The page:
How much exercise does a British Bulldog need?
Like all dogs, British Bulldogs require daily exercise. Bulldogs should never be exercised in the heat of the day. Two relatively short walks at a steady but not terribly brisk pace should be adequate. If not properly exercised it is possible for a Bulldog to become overweight, which could lead to heart and lung problems, as well as place stress on the joints.
How often should a British Bulldog visit the vet?
Due to the multitude of health problems that occur commonly in the breed, vet bills can be quite high throughout the lifetime of a British Bulldog.
Veterinary care is essential to a dog’s health and wellbeing, however the frequency of treatment and checkups will depend on the dog.
Scheduled six-monthly health check visits with your vet are important to ensure your British Bulldog is healthy and happy throughout all life stages. In these annual visits, your vet will complete a physical examination, take your dog’s temperature and check his heartbeat, among other things. Routine maintenance for your dog gives you a chance to track your dog’s growth and development and discuss any concerns with your vet, and forms a key part of preventative care.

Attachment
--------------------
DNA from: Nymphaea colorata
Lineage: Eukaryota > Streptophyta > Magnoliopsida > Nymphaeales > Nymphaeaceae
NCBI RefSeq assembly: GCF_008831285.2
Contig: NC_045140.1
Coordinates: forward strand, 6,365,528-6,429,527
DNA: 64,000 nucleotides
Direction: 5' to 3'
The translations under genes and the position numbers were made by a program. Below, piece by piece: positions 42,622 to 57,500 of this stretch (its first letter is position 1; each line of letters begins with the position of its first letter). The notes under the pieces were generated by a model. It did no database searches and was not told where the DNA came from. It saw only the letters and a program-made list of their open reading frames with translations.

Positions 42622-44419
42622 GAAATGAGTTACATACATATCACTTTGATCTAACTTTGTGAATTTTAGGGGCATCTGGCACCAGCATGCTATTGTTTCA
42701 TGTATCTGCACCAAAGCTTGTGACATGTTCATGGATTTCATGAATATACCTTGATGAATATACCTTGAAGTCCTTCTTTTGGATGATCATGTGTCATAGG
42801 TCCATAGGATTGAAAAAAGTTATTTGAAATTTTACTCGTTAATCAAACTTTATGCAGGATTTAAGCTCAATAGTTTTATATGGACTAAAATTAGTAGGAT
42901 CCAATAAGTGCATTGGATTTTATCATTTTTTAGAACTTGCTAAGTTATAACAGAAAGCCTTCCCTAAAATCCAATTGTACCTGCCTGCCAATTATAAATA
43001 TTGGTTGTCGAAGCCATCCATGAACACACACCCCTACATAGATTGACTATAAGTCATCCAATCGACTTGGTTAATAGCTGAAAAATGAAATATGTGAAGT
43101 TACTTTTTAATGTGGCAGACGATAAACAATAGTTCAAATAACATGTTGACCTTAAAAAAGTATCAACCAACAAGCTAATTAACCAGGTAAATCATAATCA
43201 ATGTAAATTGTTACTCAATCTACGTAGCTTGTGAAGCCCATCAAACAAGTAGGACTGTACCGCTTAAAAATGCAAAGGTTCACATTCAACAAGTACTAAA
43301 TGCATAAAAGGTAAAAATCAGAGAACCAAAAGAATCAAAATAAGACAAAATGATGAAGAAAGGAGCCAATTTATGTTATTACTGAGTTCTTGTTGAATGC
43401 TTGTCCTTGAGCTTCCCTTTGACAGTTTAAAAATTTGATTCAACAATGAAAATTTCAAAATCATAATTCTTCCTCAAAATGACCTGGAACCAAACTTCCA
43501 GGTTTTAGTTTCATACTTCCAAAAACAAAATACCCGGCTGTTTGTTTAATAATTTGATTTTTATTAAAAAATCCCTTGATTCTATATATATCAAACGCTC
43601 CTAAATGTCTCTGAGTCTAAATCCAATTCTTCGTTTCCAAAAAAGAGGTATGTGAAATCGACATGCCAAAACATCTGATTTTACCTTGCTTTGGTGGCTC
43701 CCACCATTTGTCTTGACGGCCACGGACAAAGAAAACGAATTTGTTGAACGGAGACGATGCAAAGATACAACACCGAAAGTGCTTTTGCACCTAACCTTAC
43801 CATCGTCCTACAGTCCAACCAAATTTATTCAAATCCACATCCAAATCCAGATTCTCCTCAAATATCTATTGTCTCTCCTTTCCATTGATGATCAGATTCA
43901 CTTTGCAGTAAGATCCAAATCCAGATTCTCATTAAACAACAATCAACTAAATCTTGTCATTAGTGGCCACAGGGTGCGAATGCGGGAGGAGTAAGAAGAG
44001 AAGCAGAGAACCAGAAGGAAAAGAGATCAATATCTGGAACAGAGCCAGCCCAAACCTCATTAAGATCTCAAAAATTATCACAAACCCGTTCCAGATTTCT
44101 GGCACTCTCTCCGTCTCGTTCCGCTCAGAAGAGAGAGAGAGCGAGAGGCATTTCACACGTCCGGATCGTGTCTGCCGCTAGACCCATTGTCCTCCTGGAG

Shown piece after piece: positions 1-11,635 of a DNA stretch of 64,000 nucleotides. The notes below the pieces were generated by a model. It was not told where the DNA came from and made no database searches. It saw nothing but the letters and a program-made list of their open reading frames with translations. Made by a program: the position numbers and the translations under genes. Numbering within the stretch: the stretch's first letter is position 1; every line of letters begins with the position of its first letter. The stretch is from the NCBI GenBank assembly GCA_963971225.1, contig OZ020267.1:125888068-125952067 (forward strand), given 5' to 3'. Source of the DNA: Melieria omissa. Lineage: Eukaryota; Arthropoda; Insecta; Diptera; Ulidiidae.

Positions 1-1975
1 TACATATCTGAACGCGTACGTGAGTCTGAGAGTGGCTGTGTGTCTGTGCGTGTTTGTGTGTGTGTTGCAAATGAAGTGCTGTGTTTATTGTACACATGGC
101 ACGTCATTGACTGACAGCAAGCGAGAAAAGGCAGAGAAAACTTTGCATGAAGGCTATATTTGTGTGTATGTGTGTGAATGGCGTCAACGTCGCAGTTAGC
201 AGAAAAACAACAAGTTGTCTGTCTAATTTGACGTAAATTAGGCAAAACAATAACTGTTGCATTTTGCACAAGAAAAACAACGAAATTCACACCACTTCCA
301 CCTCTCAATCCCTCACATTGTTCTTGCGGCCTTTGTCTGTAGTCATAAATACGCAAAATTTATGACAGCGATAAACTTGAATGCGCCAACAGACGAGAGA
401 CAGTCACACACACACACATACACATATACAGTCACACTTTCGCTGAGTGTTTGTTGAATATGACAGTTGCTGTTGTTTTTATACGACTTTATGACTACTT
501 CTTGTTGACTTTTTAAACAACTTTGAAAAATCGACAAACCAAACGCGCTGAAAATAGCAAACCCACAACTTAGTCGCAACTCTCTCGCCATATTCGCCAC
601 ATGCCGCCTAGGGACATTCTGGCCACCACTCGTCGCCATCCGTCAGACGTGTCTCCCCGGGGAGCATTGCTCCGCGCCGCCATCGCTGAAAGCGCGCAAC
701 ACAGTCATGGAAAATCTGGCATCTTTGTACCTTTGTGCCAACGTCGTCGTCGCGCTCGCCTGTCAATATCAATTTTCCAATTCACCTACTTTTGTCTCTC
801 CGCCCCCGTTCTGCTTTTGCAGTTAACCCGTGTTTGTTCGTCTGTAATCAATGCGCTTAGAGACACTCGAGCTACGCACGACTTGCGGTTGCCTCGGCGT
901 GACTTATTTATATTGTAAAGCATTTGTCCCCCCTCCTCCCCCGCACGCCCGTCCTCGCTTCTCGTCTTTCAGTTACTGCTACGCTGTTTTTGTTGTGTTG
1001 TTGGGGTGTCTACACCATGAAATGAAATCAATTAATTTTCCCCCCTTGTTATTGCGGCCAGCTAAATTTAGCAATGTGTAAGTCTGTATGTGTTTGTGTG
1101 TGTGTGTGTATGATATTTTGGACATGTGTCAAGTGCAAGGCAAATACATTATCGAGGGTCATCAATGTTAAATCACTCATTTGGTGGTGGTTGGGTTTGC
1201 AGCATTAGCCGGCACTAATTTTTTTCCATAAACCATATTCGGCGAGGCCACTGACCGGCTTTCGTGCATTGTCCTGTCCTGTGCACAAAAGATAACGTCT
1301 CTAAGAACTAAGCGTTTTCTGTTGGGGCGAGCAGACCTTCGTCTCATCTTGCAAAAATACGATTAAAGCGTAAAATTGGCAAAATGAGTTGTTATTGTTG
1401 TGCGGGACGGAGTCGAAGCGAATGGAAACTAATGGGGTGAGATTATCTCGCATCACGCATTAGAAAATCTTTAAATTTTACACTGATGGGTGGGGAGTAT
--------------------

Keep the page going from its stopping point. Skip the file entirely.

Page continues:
Are British Bulldogs kid-friendly and sociable with humans?
The English Bulldog has fast become a popular family pet and their gentle yet protective nature means that they are very personable and loyal family members.
His amiable temperament and bulk make the Bulldog an excellent companion for children, even young ones. A Bulldog will put up with a lot from a child, although he shouldn’t have to, and he’ll walk away if he gets tired of being tormented.
Always teach children how to approach and touch dogs, and always supervise any interactions between dogs and young children to prevent any biting or ear or tail pulling on the part of either party. Teach your child never to approach any dog while he’s sleeping or eating or to try to take the dog’s food away. No dog should ever be left unsupervised with a child.